Our favourite picnic spot is along the Kiulu river, where there’s a wide grassy stretch on one side. The water is deliciously fresh and clean, fed by streams tumbling down the Crocker Range from Mount Kinabalu. It is the perfect spot for lazing about, keeping cool with a dip in the river aided by the occasional beer, and playing a spot of boules or petanque. During our picnic, a few young local guys turned up for a swim and the universal game of skipping flat river stones.


The main event for our picnic (after Belle’s pakhora) was Italian sausage, which I’d decided to stuff into one continuous coil rather than bother twisting and tying to get small sausages, and then risk them falling through the grill into the fire. I held the coil together by piercing it through with thick rosemary stems (saved in my freezer for months). Thanks to Belle and Jim, who carried back sausage skins from England, and to Markus, whose parents carried a giant jar of skins in brine from Germany, I’ve enough sausage skins for at least a couple of years. Just as well, as you simply can’t buy a decent sausage in Sabah.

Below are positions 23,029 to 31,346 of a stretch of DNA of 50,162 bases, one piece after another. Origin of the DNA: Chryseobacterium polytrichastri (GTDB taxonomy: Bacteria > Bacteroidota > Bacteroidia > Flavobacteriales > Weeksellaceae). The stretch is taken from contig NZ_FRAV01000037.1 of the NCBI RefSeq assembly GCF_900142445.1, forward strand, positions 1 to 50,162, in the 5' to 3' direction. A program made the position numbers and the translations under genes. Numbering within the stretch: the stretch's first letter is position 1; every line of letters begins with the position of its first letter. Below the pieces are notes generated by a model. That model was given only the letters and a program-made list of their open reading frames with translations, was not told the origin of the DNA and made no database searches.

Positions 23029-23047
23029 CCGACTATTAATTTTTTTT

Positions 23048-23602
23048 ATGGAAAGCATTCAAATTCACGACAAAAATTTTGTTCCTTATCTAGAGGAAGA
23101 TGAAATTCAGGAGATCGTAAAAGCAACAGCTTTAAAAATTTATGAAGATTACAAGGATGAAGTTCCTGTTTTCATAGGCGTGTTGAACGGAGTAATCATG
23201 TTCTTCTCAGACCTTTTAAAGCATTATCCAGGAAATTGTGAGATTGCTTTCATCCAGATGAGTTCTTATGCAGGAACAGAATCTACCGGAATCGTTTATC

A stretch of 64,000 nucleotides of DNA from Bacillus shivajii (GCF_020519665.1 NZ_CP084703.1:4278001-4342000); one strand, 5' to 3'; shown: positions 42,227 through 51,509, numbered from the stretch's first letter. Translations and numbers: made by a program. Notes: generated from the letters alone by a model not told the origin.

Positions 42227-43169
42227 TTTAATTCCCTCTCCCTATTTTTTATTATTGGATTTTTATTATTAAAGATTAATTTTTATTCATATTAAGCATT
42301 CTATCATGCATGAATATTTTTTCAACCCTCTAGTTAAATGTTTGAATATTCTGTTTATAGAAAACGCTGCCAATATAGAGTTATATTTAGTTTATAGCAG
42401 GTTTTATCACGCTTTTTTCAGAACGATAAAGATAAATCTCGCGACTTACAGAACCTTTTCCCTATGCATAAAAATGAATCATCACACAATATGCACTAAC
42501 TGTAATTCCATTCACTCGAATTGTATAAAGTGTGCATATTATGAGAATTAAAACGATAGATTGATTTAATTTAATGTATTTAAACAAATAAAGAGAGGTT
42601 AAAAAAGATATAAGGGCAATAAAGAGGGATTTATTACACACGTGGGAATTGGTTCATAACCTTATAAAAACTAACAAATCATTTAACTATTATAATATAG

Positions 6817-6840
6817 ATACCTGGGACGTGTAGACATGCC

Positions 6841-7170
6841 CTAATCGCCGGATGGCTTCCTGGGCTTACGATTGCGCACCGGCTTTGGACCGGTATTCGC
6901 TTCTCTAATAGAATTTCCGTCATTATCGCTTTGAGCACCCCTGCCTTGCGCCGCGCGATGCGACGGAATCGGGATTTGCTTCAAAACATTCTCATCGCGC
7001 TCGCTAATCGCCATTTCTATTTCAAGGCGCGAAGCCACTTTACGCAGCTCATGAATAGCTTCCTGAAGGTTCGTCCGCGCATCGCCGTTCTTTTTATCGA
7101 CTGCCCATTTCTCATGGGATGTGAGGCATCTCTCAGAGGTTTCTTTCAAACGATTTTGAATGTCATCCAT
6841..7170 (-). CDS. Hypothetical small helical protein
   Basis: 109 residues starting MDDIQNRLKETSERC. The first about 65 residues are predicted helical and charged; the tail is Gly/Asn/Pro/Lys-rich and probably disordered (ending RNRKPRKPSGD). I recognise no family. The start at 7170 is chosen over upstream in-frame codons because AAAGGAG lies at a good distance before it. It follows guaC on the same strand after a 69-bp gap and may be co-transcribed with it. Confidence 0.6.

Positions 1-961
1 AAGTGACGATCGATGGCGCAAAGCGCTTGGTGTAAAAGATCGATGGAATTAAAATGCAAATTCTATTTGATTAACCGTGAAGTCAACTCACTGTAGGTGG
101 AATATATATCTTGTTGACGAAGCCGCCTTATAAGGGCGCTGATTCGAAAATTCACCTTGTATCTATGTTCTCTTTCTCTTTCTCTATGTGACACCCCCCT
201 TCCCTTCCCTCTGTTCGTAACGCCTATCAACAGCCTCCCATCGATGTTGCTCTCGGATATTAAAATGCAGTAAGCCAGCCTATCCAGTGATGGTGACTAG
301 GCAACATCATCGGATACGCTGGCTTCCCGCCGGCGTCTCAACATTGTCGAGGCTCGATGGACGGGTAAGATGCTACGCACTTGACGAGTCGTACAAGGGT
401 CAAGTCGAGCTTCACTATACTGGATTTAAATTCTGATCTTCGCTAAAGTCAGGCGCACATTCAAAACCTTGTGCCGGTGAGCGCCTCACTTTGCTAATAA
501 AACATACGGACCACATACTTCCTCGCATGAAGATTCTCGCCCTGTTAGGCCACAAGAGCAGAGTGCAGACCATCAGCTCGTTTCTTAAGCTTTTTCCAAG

In case you are also crazy enough to make your own sausages, here’s the best of the recipes I’ve tried since becoming an amateur charcutier.

1 kg minced pork (at least 15% fat)
1 1/2 tablespoons fennel seed, toasted
2 1/2 teaspoons salt
1 1/2 tsps freshly ground black pepper
1/2 tsp paprika
1/3 cup freshly grated Parmesan cheese
1/4 cup dry red wine
chilli flakes with abandon

Mix minced pork together with all other ingredients and leave refrigerated for 4 hours or overnight for the flavours to blend. Stuff the sausages and then poach in barely simmering water for 10 minutes or (preferably) steam over water in a covered wok. Drain and refrigerate, freeze or grill right away.